Guest Blog by My Aussie Travel Guide
Western Australia’s Coral Bay is one of those places that you just need to visit. With its spectacular turquoise coloured water and fantastic white beaches, we bunked there for a few days in a great park directly opposite the beach. We had heard the park was a popular one and it was very true. It wasn’t even tourist season when we visited and the park was already well over 50% capacity.
There was one particular reason we were looking forward to our stay here as we longed to snorkel with manta rays. What an absolute buzz this turned out to be. Luckily for us, these guys don’t have stinging barbs and are completely harmless… but they sure are big! Booking our trip with Coral Bay Eco Tours, it was pretty well a full day trip which took us to the inner reef where we were able to first snorkel on a coral reef to hone our skills before swimming with the “main attractions”. To assist in locating the manta rays, spotter planes are sent up to locate them, and then once spotted, the boat steams forward towards the manta ray’s location. Frantically, it’s then “go, go, go” as the snorkelers jump into the water, and before you know it, the manta ray is swimming below you, only a couple of metres away at the most. What an incredible sight!
Up close and personal
The experience was amazing… seeing these graceful animals often with around a 4 metre wing span doing “loop the loops” below you as they swim and feed, filtering the plankton with their mouth open (which alone was almost 1 metre wide)! Seeming quite relaxed with our presence, we were lucky enough to do numerous swims with these fantastic creatures during the day, and felt very privileged to be able to swim with them in their natural environment.
Our next stop, Exmouth, was another we were both looking forward to. Originally set up in the 1960’s as a communication station for the US, the town is now more famous for the Ningaloo reef which covers much of its coastline and goes all the way south to Coral Bay as part of the Cape Range National Park.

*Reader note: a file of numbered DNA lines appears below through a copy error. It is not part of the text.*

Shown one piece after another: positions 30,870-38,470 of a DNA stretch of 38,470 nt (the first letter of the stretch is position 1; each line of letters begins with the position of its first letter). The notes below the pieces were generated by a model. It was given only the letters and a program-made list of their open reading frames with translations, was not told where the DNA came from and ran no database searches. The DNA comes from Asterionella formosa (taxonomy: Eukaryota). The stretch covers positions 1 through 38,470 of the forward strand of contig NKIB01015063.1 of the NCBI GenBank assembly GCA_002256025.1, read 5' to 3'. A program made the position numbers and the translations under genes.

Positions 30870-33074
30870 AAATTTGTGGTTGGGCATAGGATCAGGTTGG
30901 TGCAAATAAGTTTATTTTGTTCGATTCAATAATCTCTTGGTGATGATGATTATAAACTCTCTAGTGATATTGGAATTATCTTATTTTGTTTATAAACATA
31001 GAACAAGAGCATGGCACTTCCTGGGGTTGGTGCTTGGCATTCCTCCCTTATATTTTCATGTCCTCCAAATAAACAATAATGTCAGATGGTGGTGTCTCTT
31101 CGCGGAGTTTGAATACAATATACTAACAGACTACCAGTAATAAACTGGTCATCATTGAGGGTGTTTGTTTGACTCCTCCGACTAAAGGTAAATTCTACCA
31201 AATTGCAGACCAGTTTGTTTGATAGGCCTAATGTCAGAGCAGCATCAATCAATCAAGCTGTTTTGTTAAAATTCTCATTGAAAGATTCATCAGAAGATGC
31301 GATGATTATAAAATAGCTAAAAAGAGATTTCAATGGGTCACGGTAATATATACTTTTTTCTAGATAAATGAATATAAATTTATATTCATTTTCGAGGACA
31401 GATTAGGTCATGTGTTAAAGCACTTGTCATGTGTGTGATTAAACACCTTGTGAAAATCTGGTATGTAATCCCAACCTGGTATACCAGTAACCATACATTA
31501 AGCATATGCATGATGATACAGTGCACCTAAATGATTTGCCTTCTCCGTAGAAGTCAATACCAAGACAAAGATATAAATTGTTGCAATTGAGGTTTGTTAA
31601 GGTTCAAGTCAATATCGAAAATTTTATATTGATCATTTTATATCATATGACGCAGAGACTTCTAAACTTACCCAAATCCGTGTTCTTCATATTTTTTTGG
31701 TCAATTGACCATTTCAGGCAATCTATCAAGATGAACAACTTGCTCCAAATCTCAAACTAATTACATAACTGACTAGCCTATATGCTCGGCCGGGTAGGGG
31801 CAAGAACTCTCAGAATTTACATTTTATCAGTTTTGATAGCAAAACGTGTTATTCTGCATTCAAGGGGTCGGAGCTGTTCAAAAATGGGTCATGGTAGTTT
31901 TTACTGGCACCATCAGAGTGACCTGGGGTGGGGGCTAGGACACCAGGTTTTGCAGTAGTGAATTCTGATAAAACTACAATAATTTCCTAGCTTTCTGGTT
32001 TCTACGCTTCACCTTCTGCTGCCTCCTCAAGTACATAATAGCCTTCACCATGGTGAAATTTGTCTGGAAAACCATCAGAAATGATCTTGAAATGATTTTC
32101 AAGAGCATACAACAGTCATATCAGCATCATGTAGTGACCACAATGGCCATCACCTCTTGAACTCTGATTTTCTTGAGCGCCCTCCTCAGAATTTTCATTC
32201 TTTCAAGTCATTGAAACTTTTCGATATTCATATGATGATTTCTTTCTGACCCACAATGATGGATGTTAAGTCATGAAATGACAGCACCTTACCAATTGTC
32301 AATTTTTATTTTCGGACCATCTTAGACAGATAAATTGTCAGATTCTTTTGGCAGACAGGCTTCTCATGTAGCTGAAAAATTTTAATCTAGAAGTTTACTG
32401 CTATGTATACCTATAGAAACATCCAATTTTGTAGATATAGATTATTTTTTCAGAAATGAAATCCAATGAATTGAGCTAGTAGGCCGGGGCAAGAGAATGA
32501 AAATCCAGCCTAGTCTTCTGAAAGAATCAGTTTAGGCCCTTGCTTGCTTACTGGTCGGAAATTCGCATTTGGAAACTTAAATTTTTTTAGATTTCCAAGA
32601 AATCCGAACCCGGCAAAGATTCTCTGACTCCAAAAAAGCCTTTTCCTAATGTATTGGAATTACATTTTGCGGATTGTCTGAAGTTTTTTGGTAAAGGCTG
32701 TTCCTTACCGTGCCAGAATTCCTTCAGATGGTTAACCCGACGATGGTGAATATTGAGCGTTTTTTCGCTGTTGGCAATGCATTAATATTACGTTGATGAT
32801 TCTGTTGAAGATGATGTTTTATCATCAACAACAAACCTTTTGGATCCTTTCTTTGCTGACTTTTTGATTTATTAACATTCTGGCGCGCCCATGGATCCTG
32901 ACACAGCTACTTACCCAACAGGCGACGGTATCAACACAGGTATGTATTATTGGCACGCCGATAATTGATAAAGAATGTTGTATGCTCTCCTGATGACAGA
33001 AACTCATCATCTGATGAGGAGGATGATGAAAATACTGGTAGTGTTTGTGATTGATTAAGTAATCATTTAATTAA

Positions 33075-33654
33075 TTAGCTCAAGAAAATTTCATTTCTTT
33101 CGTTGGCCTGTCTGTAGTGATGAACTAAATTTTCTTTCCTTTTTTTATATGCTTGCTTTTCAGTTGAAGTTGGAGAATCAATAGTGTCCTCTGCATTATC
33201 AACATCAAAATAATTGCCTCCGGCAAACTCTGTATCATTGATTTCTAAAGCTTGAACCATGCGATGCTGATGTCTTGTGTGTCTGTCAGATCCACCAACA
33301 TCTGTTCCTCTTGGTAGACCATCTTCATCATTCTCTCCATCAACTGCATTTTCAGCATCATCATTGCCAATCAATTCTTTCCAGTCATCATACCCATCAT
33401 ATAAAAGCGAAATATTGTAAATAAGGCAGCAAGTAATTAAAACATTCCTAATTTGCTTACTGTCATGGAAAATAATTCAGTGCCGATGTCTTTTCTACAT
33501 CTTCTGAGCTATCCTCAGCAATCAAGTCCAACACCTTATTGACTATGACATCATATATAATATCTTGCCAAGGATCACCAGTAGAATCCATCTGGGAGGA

Basing ourselves here for a few days, we checked out the marina, visited the Mildura shipwreck which can be seen from the beach, and visited the now defunct Vlamingh Head Lighthouse.
But we knew there was much more to be seen in Exmouth by visiting Ningaloo Reef from the Cape Range National Park. We decided to head down there for a couple of nights camping, and had no troubles getting in to the Lakeside Campsite to set up camp. Lakeside is right next to the beach and has a tidal lake adjacent to the beach with around 8 campsites.
Sunset at Cape Range National Park
Being rather busy with other campers when we arrived, we backed in and went about setting up. But it wasn’t long before we realised there was an issue….the high tide was extraordinarily high and it was obvious the lake was starting to overflow and fill up the car park, with water coming closer to the campsites very quickly! Becoming a little anxious, we watched the water come very close before receding. Finding out later in the afternoon that the tide was the highest all year (1.8m), we don’t think we would have stayed if we had known otherwise. The ranger visited later that day to indicate that the tide the following day would be larger again (1.9m), so the camp area was now closed and we needed to vacate in the morning before the next high tide. Not to miss a good opportunity before having to move, we took our snorkelling gear down to the beach and swam out to the reef which that beach is renowned for. Using the current, we observed a lot of coral, fish and a few stingrays before coming back to shore.
King Tide at Cape Range National Park
Before leaving the National Park, we recommend taking a boat tour along Yardie Creek Gorge as we found this tour absolutely fantastic. We spotted a few rock wallabies during our tour and their rock hopping on the huge gorge walls was great to watch.
Leaving the National Park, there was one important date we had back in Exmouth which I had been looking forward to for sooooooo long…. we were going to swim with the whale sharks!! Telling both parents that’s what we had planned to do raised all sorts of comments, such as “you’re crazy”! Growing up to 15 metres in length, swimming with whale sharks had been high on my bucket list for a few years. What a sensational tour! We managed to swim with 4 sharks, the last being around 8m in length. Trying to describe how good it was to swim alongside an animal of this size in its own habitat (and it not try to eat you!!) was the opportunity of a lifetime. So we think this part of Western Australia’s coastline is one not to be missed, and we definitely can’t wait to go back.
Sensational whale shark tour
Catch you next time.
Grant & Linda